Here is another good reason we need a strong imperialist military… so that our soldiers can do things like this (from an article in The Nation magazine):
While on tank patrol through the narrow streets of Abu Ghraib, just west of Baghdad, Pfc. Clifton Hicks was given an order. Abu Ghraib had become a “free-fire zone,” Hicks was told, and no “friendlies” or civilians remained in the area. “Game on. All weapons free,” his captain said. Upon that command, Hicks’s unit opened a furious fusillade, firing wildly into cars, at people scurrying for cover, at anything that moved. Sent in to survey the damage, Hicks found the area littered with human and animal corpses, including women and children, but he saw no military gear or weapons of any kind near the bodies. In the aftermath of the massacre, Hicks was told that his unit had killed 700-800 “enemy combatants.” But he knew the dead were not terrorists or insurgents; they were innocent Iraqis. “I will agree to swear to that till the day I die,” he said. “I didn’t see one enemy on that operation.”
Hicks soberly recounted this bloody incident to a packed auditorium in Silver Spring, Maryland, as part of Winter Soldier: Iraq and Afghanistan, a summit hosted March 13-16 by Iraq Veterans Against the War (IVAW). Modeled after the 1971 Winter Soldier Investigation–in which Vietnam veterans, including John Kerry, testified in Detroit about US atrocities in Vietnam–this incarnation featured more than fifty veterans and active-duty service members testifying about engaging in or witnessing atrocities and war crimes against Iraqi and Afghan civilians. As a precondition for participation, IVAW required veterans to provide corroborating evidence such as photographs, videos and additional witnesses. Former marine Scott Camil, 61, who spoke at the first Winter Soldier event, attended the conference along with seven fellow Vietnam-era witnesses. “When we came home, the World War II and Korean War veterans did not support our activities. I know how that feels,” Camil said quietly. “We’re not going to let it happen to these guys.”
Soldiers and marines at Winter Soldier described the frustration of routinely raiding the wrong homes and arresting the wrong people. It was common for unarmed Iraqis to be killed at US checkpoints or by US convoys, they said. Many said they were congratulated on their “first kill.” Some even desecrated Iraqi corpses. Spc. Hart Viges said he refused to pose in a photograph with a corpse when his fellow soldiers prodded him. “I said no–not in the context of, That’s really wrong on an ethical basis,” he said. “I said no because it wasn’t my kill. You shouldn’t take trophies for things you didn’t kill. That’s where my mind-set was back then.”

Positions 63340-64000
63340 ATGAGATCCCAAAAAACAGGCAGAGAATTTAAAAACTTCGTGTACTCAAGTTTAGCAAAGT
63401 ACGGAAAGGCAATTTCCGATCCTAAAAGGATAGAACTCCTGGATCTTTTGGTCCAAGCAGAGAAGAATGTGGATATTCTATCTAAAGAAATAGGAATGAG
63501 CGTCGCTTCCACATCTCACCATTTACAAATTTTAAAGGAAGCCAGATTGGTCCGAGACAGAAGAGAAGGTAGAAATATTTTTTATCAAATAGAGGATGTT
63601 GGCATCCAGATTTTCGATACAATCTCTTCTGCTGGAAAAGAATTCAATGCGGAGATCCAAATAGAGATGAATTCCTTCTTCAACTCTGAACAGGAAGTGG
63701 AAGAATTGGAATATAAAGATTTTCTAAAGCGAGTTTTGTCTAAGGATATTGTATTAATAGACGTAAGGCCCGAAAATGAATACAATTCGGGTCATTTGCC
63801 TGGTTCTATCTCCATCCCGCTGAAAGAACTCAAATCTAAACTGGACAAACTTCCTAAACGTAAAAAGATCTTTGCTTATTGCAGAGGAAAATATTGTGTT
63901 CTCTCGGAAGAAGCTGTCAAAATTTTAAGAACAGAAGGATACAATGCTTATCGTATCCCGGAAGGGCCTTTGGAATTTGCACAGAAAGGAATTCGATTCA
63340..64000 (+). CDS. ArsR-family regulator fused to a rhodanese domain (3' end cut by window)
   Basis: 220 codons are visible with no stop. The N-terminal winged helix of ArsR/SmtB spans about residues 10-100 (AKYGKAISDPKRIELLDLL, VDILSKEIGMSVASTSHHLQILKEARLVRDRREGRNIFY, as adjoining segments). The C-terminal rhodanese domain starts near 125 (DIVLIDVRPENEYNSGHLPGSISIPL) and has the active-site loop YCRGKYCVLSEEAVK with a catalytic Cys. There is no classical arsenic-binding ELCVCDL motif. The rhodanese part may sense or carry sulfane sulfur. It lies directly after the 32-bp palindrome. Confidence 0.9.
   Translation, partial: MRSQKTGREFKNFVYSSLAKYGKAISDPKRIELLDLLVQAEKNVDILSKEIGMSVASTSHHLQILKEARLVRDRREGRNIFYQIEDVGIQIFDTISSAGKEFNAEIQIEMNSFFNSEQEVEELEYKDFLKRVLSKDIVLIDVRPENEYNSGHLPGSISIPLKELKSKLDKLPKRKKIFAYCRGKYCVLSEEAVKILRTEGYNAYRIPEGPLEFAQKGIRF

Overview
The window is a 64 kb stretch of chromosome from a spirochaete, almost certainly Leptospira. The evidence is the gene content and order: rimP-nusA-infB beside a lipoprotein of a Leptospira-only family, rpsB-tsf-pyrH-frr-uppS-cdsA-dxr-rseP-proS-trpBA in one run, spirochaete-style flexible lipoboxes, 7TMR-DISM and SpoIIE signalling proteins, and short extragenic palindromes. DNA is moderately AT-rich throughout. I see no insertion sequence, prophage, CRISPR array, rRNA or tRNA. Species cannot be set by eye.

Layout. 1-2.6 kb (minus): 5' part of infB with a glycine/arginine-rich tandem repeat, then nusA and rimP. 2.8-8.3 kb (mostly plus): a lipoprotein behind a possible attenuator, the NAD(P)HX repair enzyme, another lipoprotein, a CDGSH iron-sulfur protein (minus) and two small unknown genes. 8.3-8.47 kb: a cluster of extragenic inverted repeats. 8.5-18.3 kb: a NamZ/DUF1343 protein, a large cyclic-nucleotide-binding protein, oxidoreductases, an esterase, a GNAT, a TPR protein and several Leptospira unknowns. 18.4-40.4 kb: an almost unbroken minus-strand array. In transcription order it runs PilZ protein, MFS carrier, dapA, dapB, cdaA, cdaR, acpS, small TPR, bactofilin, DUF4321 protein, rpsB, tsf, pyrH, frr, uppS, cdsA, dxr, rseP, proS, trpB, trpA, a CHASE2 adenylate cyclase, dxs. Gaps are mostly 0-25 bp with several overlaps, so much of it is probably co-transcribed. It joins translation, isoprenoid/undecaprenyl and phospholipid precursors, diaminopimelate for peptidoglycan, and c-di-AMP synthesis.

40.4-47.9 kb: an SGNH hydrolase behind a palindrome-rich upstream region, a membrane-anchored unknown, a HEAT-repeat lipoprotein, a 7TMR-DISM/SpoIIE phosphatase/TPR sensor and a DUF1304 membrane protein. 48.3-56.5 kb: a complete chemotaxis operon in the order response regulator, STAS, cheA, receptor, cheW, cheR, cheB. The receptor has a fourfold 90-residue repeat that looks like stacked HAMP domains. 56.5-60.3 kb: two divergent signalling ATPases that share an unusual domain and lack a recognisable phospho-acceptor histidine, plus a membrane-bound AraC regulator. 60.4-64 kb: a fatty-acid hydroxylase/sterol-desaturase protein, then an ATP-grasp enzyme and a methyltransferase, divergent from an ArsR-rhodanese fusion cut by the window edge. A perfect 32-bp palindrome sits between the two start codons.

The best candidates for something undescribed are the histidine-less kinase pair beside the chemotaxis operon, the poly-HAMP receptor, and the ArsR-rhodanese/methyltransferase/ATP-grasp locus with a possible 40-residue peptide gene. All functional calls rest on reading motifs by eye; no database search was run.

Several veterans said it was common to carry a stash of extra automatic weapons and shovels to plant near the bodies of unarmed civilians they had killed to make it look as if they were combatants. Others described the surreal sensation of committing cold-blooded murder without facing any consequences. Jon Michael Turner, who served as a machine gunner with Kilo Company, Third Battalion, Eighth Marines, said he shot an unarmed Iraqi in front of the man’s father and friend. “The first round didn’t kill him, after I had hit him up here in his neck area. And afterwards he started screaming and looked right into my eyes. So I looked at my friend…and I said, ‘Well, I can’t let that happen.’ So I took another shot and took him out. He was then carried away by the rest of his family.” Later, Turner pointed to a tattoo on his right wrist of the Arabic words for “**** you.” “That was my choking hand,” he explained. “And any time I felt the need to take out aggression, I would go ahead and use it.”
“This is not an isolated incident,” the testifiers uttered over and over, to the point of liturgy, insisting that the atrocities they committed or witnessed were common. The hearings were not organized to point fingers at “bad apples” or even particular squads, several testifiers said.